2 km of Borobudur, this small temple was used as door of entry for the access
to Borobudur. This monument was built towards 800 above the basis of an older
monument. It is of cruciform plan and includes a cella of square form. It has
the same orientation as Candi Mendut.
are decorated with great images representatives of the trees of knowledge, the
famous gunungan of the javanese shadow
theatre , with patterns of Kinnara,
semi-human semi-birds beings, musicians and guards of the gods, and vegetable
designs. One distinguish Kinnara, male,
from Kinnari, female.
On each side of these large panels are images of the Bodhisattva Avalokiteshvara and of his prajna Tara.
side of Candi Pawon was Candi
Banon, a complex dedicated to the Trimurti
of which there remain nothing, but which one found the statues of
the three gods, which are today with the National Museum of
is the name of a sticky rice pudding stuffed with coconut,
surrounded by a sheet of banana tree. Located at 3 km of
Borobudur, this temple which measured 27 m top in the beginning
is a place of prayer and not a monument devoted to a king. Built
on a cruciform plan in two stages, the first at the end of the 8th
C., and the second, with the recasting of
the access towards 850 at the time of the resumption of Borobudur
by Sanjaya. It was released in 1836, and was restored between
1897 and 1904.
On its walls, 30 carved panels are among most beautiful of indo-javanese art .
carriers of offerings.
A marvellous panel representing
the ancien Yakshi (ogress) Hariti, who became converted to Buddhism.
Avalokiteshvara there on the central panel surrounded by two female divinities,
also eight Bodhisattva in the angles.
At the interior of the cella, an immense Buddha Cakyamuni of 3 m high , one of the most beautiful buddhistic sculptures which exist, sit enthroned, in the" European" position. Next to him, on both sides, and quite as large, are Bodhisattva Avalokiteshvara, the Buddha of compassion symbolizing the law, on the left, and Vajrapani symbolizing Sangha, the community, on the right.
These three statues thus represent "the three jewels" of Buddhism. On the pedestal is engraved the wheel of the Law surrounded by two gazelles, allusion to the first sermon of Sarnath.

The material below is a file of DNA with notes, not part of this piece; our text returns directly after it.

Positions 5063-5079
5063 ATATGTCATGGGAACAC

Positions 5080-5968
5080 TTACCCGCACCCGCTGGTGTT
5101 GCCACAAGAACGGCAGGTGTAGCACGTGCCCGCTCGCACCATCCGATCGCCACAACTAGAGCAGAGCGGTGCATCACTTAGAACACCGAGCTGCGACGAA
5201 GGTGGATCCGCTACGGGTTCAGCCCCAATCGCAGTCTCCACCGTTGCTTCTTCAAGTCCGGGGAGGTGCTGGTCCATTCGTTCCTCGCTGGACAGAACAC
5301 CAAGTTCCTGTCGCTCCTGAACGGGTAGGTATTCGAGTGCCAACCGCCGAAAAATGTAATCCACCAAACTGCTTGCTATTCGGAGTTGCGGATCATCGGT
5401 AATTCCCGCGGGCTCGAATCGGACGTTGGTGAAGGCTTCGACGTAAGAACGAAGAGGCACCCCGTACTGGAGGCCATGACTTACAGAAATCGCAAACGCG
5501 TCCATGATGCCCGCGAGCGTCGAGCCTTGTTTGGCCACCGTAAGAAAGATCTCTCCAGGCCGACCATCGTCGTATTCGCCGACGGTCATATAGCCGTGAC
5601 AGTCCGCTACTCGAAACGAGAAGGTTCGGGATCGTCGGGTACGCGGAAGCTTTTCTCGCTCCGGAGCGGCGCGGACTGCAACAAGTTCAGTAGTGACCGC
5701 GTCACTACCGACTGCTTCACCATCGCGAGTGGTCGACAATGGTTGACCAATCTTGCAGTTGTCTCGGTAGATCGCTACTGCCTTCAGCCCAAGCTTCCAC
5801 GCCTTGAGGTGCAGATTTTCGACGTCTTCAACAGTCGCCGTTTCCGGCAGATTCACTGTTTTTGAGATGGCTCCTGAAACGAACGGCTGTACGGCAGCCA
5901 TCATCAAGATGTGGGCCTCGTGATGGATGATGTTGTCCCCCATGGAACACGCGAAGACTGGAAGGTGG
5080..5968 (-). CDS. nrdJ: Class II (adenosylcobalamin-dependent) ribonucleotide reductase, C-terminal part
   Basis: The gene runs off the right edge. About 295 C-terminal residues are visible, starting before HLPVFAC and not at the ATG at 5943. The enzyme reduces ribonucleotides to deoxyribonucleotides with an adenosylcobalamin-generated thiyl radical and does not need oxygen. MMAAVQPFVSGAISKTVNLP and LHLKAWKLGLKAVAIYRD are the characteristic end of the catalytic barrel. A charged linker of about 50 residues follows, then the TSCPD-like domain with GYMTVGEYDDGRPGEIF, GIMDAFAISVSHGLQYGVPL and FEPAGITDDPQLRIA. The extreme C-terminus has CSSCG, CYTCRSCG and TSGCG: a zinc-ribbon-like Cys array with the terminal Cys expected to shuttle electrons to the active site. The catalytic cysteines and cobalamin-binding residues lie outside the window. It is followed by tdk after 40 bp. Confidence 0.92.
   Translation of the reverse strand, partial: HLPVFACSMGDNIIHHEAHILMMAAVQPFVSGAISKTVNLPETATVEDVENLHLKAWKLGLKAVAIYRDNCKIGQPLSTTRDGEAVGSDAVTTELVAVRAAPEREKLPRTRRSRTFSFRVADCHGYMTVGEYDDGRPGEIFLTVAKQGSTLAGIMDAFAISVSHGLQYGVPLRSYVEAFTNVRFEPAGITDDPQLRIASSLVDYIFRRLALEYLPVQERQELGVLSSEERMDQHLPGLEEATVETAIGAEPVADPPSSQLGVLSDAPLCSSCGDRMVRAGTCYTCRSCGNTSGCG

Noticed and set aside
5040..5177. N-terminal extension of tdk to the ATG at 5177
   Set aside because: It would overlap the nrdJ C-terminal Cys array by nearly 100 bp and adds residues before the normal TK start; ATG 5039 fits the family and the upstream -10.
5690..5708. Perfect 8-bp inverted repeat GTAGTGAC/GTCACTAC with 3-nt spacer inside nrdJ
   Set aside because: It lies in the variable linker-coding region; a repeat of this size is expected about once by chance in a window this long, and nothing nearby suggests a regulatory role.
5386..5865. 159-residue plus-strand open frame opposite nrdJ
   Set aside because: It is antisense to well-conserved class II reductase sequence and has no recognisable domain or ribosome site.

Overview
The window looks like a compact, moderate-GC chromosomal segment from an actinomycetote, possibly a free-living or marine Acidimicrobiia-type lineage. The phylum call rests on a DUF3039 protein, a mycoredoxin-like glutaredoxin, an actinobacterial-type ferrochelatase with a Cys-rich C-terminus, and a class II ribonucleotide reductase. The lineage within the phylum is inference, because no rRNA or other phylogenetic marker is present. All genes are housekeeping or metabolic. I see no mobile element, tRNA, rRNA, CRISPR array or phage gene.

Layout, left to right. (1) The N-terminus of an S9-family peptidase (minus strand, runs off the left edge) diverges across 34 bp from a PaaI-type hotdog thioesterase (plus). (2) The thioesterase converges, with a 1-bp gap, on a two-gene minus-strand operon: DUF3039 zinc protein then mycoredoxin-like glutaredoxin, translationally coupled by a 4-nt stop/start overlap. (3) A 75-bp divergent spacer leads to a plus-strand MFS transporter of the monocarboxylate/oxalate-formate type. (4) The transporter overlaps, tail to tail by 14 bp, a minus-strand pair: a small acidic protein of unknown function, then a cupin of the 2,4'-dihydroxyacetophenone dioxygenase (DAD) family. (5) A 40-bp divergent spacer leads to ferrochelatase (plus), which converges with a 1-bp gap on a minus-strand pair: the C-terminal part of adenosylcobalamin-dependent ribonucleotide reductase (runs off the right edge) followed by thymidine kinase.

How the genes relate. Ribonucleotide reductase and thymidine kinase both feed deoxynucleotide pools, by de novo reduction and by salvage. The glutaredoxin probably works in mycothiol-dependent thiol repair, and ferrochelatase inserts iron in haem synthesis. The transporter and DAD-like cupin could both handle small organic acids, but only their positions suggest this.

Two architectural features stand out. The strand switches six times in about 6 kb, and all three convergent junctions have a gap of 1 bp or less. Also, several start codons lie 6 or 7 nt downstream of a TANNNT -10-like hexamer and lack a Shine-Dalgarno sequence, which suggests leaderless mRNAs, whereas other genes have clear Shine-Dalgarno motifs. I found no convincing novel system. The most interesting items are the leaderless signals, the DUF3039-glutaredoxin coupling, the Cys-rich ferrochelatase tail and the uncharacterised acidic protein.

The top of Candi Mendut was to comprise a stupa surrounded by three lines of 8, 16, and 24 stupika.
On the wings of the great rise of
staircases are ten panels on four levels illustrating Tantri
Candi Selogriyo is really a place to visit. Located at about thirty kilometers only from Borobudur, it is a small sanctuary perched on one of the blanks of the mount Gangu, one of the buttresses of the Sumbing mount, in the west of Magelang. To reach it, it is necessary, while coming from Yogya, to turn left at the entry of Magelang in direction of Bandongan, then on the right in this village, in direction of Windusari. From there, to approximately 8 km, towards the village of Kembangkuning, a road moves towards the hamlet of Selogriyo. It should be taken until the end. For having parked its car in the hamlet, it is still necessary to continue with foot or in a motor bike taxi on approximately a good kilometer of a narrow and sinuous path which rises in a splendid decoration of plantations with a background of high mountains.
The monument which one can see (in September 2003) is not in its place
of origin which is located at 20 m from there on a platform today in work. Indeed,
in 2002, of large rains caused a slip of the ground on which the temple was
posed, strongly degrading this last. Following this catastrophe, it was decided
to dismount the temple and to build it again a little downwards in order to
be able to consolidate the carrying ground. Once the completed work, Candi
Selogriyo will be rebuilt in its place of origin.
Built in 8th century, Candi Selogriyo is a small hinduist sanctuary
of 5 m X 5 m at its base for 5 m height also. Its principal interest is to have
still all its statues in its niches: the two guards - Nandisvara and Mahakala
- on both sides of the door, Durga Mahishasuramardini on the left face of the
temple, Ganesha to the back, and Agastya on the right of the sanctuary. On the
other hand, the lingga of the cella disappeared.
Bronze bowls placed in stone baskets were hidden in the four corners of the base of the temple.